I have set up the following circuit in order to measure current.
Of course, Ohm's law tells me that I should get a measurement of about 0.3A (300mA).
3V / 10 Ohm = 0.3
However, my meter shows me a value that is much smaller? Actually, it's about half that at 157.7mA
Other Things I've Considered
Since I've tested my battery voltage and it is 3 to 3.01 volts I'm assuming it is fine. I also tested the 10Ohm in resistor with the meter and the meter measures it at 9.8 to 10 Ohms which seems correct.
Meter's Internal Resistance
After a couple of searches I believe this is due to the meter's internal resistance.
If that is true then I'm calculating the internal resistance at about 10 Ohms also since:
3V / 0.157(mA) = 19.10 (Ohms)
Raises A Few Questions
But I still have a few questions.
- From now on when I measure current with this meter should I just consider that I have about 10 Ohms of extra resistance? Will this value be consistent? Is that a valid assumption?
- If this is a known value why didn't the meter maker/designer just subtract that value from the calculation they do every time so the meter would display the correct value?
- Am I missing some other piece of vital information (i.e. this is not the meter's internal resistance)?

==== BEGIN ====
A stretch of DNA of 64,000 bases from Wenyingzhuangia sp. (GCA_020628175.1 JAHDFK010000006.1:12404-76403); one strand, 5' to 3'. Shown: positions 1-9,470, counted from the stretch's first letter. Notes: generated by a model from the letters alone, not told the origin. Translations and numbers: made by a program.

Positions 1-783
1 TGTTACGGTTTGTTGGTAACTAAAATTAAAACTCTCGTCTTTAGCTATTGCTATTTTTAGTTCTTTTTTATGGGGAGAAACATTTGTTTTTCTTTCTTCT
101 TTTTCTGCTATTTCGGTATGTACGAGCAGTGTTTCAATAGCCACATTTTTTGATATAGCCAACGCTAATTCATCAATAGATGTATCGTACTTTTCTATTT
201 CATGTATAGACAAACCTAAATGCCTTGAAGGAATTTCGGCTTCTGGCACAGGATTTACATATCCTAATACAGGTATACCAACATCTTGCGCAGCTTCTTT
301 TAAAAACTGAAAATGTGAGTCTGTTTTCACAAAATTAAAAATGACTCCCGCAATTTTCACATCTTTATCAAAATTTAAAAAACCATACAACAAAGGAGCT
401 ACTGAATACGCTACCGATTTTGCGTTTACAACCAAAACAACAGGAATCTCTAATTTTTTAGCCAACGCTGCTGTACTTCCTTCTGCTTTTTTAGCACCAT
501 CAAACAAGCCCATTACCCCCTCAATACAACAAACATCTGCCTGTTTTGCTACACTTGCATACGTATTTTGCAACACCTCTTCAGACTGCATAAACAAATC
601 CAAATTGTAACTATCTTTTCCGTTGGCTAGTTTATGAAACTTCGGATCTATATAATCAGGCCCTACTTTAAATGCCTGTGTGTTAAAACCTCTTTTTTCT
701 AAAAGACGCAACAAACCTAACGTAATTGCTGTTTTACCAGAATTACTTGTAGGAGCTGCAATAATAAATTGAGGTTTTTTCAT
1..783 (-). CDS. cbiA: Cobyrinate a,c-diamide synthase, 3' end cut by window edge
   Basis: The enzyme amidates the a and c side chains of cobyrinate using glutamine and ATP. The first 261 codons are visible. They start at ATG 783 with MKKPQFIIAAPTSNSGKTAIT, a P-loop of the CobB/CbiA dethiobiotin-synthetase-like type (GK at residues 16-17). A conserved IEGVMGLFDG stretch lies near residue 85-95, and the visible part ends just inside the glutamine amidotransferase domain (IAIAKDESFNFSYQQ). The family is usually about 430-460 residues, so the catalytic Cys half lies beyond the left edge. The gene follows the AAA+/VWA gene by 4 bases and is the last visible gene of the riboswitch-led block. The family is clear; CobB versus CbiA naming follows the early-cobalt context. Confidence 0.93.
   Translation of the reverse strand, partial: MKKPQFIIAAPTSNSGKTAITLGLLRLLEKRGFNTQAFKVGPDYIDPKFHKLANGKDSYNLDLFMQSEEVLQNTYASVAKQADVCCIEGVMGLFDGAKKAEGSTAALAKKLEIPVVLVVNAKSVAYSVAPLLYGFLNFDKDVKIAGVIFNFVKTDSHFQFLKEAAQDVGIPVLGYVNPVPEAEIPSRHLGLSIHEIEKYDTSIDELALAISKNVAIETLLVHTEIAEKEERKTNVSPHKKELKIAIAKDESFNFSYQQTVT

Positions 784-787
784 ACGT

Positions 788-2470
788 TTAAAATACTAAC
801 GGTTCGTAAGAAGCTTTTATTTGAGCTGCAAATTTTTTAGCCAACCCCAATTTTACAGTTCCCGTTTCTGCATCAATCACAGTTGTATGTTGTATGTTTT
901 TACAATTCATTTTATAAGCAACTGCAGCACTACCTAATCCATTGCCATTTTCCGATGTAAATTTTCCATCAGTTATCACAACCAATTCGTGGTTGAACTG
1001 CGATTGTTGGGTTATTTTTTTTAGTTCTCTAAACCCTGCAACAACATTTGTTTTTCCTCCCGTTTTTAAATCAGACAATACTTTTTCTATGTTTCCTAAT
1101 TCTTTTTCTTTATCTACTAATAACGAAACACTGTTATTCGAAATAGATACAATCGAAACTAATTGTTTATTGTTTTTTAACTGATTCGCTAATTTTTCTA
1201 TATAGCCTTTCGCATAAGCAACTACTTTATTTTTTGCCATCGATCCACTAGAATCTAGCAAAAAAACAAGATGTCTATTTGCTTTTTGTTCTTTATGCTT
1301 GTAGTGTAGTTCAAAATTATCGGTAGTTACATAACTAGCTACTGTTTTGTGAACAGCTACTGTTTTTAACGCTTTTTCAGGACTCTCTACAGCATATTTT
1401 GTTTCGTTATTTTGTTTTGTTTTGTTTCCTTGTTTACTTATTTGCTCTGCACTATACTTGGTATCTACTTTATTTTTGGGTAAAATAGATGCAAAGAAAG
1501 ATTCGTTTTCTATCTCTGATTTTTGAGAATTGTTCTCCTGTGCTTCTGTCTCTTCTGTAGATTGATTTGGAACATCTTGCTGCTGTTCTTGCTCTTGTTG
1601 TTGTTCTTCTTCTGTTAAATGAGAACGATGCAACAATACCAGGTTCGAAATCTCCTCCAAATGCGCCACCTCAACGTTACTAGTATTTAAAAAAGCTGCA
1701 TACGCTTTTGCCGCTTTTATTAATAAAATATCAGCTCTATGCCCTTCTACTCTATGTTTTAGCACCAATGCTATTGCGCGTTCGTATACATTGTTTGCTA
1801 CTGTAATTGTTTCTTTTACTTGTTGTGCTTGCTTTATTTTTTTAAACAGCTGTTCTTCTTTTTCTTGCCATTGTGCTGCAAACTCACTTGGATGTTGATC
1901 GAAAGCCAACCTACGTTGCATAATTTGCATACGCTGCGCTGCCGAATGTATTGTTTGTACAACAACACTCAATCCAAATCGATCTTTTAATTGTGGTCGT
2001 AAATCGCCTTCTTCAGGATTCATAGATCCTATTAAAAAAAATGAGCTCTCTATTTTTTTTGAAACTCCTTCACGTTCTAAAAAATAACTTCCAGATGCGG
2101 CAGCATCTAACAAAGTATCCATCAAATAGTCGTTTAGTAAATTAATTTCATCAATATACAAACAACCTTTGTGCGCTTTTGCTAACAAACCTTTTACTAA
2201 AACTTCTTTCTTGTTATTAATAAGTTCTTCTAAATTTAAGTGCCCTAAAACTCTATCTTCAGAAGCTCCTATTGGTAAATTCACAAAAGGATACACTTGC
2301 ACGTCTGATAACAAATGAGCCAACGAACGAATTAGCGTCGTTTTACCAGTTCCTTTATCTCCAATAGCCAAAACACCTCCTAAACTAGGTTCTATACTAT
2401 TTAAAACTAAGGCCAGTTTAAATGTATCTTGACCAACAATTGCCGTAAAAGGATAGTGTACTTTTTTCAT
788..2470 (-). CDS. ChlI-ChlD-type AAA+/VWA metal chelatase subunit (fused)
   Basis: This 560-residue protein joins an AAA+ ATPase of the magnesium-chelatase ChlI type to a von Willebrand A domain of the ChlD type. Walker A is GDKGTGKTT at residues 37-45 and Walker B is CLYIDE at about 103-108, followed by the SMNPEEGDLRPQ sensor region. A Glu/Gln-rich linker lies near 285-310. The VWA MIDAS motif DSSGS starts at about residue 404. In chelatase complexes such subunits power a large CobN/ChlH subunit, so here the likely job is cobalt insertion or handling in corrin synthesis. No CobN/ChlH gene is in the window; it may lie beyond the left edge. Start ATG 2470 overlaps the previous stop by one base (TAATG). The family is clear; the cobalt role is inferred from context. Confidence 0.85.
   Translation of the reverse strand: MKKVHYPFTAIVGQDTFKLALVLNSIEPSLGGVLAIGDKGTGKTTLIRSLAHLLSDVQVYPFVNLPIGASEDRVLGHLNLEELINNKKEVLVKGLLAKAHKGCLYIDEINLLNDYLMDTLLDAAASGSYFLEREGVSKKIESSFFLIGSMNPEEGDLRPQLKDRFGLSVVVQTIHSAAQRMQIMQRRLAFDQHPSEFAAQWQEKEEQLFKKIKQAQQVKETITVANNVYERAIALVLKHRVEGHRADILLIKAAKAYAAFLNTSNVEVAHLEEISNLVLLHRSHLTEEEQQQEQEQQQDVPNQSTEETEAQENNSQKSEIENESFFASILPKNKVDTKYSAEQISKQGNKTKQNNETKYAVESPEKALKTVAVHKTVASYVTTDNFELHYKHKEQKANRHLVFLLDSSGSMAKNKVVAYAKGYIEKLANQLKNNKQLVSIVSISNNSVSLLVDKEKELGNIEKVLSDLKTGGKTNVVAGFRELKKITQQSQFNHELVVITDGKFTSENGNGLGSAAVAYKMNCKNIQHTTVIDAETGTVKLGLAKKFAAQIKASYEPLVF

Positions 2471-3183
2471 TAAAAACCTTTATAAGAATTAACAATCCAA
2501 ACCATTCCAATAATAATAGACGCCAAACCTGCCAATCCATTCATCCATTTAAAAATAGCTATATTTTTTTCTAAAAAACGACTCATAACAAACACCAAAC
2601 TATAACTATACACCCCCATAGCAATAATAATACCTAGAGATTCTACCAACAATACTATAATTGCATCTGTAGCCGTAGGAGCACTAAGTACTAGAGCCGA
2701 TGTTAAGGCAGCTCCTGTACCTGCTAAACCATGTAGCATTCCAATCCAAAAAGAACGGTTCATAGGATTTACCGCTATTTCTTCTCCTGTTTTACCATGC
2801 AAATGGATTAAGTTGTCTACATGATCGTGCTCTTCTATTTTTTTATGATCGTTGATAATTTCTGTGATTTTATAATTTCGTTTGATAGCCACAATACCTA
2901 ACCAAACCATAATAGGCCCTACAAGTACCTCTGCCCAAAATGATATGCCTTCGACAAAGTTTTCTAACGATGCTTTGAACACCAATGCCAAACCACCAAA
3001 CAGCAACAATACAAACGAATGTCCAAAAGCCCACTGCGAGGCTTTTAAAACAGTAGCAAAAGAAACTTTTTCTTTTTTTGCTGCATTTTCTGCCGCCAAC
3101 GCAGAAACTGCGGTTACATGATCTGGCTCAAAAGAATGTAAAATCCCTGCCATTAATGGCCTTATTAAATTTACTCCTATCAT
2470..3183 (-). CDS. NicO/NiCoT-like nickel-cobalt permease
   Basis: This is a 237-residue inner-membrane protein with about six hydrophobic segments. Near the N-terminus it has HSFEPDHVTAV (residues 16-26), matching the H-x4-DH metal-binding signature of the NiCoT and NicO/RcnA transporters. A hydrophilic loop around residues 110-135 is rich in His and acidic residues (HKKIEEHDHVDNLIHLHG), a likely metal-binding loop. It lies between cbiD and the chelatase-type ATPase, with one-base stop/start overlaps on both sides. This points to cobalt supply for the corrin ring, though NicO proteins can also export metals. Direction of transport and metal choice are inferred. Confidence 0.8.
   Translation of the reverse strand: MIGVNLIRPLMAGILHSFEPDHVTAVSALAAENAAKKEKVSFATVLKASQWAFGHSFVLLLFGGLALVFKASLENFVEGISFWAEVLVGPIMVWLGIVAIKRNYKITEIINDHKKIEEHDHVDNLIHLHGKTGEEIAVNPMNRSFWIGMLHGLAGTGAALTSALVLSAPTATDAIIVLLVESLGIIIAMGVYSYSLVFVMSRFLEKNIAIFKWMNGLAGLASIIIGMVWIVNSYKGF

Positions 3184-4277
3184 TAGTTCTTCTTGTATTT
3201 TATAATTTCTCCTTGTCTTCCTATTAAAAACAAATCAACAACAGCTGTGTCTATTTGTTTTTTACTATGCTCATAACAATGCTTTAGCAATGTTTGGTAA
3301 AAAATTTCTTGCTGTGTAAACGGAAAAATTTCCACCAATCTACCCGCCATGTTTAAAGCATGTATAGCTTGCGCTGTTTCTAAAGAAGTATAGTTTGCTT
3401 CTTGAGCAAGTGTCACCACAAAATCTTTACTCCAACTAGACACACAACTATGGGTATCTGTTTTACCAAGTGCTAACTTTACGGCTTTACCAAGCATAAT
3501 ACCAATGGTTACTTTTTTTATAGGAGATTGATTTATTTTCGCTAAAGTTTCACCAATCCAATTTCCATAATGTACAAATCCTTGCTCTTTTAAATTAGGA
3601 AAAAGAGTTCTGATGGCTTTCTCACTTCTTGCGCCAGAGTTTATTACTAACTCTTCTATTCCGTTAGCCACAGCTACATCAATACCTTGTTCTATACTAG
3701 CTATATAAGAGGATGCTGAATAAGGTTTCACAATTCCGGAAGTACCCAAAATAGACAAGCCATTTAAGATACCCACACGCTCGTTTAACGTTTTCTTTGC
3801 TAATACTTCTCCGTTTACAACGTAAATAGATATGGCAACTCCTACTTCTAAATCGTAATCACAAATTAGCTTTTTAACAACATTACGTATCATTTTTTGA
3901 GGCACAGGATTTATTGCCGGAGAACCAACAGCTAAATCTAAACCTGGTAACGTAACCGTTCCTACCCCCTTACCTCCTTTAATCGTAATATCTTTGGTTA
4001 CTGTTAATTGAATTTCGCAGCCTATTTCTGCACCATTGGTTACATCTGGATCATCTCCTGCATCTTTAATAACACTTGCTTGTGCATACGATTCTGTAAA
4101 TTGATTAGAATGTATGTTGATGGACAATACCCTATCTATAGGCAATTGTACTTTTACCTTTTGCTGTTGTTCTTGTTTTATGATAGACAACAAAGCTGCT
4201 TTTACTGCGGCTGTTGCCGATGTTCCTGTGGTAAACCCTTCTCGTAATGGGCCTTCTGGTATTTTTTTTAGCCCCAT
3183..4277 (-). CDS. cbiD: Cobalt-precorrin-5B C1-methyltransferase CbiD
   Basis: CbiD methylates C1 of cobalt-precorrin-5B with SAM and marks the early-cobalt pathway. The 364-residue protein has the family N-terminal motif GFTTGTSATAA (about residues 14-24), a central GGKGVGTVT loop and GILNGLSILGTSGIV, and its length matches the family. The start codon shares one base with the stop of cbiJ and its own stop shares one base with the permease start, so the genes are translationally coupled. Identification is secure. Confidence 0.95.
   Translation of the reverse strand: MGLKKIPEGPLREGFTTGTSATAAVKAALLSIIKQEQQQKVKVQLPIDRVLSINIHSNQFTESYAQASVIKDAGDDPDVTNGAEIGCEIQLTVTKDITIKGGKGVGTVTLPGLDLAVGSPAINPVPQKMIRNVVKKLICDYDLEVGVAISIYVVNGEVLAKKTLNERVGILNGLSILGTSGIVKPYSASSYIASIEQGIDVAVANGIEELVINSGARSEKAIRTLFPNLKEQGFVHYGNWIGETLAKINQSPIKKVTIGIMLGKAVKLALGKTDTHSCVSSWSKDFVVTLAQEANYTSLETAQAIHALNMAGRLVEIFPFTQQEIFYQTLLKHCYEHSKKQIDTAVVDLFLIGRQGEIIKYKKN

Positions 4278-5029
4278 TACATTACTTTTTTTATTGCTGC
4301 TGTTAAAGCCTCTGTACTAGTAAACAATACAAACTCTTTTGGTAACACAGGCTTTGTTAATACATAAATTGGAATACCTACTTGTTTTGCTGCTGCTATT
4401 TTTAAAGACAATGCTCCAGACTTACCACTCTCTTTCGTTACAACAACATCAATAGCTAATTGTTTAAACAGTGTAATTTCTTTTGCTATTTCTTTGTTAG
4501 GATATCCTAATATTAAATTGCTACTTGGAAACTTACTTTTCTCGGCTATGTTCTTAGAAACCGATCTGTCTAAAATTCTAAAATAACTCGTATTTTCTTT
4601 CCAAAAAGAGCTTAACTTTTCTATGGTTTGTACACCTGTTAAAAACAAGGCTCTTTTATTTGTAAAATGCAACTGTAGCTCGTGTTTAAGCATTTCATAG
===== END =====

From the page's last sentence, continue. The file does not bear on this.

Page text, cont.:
- Is it possible to buy a meter which would measure the current accurately* -- closer to 300mA? Would it be cost prohibitive for a hobbyist?
- If you can buy a meter like that, what might the description show that would help me to know it could measure current without being affected by internal resistance?
*I know this is somewhat ridiculous because once you know, you know. However, I'm attempting to teach Ohm's law to early electronics students and attempting to show them that the meter will confirm their calculations.
EDIT Because there were some questions about my initial voltage measurement I did some more investigation.
My original voltage measure was on the two AA batteries with no load. I then measured approx 2.2 volts across the 10 Ohm resistor in my circuit. I'm assuming that would mean something like:
2.2 / 10 Ohm = 220mA
However, I know when I measure that I only see 157mA of current. So...
220mA - 157mA = 63mA (which are missing somewhere).
I plug in the missing 63 in the following way:
.8V (voltage drop) / .063 = 12.69 Ohms
So I'm still seeing a extra ~12 Ohms that I can't account for. That is obviously higher than my 9-10 Ohm extra I was calculating but could be due to rounding.
Does this add some additional valuable information? I think so.
Here's a zoomed in snapshot of the meter panel because a helpful post(er) thought the meter was in AC mode. As you can see, the meter was in DC mode during the measurement.